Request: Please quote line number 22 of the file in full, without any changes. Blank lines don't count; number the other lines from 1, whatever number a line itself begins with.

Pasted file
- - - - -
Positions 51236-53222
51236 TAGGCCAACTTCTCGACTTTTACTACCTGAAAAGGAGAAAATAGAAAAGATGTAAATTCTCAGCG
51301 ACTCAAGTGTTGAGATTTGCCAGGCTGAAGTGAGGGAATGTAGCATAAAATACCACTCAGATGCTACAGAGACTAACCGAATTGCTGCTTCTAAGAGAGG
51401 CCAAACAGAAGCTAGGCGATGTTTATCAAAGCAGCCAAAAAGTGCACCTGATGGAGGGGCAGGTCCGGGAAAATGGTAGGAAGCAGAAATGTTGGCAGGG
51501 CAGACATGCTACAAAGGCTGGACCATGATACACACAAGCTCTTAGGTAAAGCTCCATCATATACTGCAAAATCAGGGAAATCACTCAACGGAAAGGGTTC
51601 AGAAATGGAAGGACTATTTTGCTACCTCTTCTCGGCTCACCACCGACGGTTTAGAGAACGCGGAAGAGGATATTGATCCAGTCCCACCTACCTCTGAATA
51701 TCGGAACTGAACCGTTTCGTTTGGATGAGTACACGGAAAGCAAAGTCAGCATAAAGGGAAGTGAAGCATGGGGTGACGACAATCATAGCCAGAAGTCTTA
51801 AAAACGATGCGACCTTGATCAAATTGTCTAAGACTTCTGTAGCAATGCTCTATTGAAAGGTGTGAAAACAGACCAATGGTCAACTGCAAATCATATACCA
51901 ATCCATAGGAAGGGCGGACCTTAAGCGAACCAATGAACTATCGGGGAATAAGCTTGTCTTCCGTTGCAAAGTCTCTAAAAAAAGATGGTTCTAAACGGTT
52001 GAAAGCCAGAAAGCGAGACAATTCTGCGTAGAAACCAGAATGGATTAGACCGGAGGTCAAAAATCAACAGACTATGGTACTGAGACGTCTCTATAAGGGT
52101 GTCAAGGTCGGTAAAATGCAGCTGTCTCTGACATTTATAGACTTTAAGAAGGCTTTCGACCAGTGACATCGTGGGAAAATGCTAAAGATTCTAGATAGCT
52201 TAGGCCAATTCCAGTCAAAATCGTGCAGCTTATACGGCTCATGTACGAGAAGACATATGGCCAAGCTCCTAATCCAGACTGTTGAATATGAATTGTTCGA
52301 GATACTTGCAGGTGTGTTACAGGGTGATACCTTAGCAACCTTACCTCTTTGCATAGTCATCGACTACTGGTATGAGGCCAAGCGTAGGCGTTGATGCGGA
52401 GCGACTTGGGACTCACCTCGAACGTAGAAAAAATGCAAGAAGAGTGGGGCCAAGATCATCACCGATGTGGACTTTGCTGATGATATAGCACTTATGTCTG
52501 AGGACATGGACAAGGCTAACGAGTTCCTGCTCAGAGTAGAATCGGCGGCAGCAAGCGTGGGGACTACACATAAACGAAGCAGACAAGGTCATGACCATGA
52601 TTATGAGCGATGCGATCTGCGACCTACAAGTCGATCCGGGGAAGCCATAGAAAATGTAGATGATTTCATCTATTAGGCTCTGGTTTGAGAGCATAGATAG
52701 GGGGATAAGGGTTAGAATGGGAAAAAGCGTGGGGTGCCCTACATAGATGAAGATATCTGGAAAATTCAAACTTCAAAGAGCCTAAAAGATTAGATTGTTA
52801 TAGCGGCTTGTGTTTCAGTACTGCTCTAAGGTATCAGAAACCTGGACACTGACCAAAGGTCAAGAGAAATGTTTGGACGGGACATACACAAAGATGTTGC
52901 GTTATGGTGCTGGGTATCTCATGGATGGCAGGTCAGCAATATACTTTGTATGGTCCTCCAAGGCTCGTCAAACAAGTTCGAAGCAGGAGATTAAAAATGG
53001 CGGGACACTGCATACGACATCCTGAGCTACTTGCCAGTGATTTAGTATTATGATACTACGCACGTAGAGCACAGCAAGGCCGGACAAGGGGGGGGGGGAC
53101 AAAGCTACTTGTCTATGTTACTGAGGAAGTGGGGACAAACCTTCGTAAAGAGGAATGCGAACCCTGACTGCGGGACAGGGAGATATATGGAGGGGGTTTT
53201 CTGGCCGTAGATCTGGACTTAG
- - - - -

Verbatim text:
53201 CTGGCCGTAGATCTGGACTTAG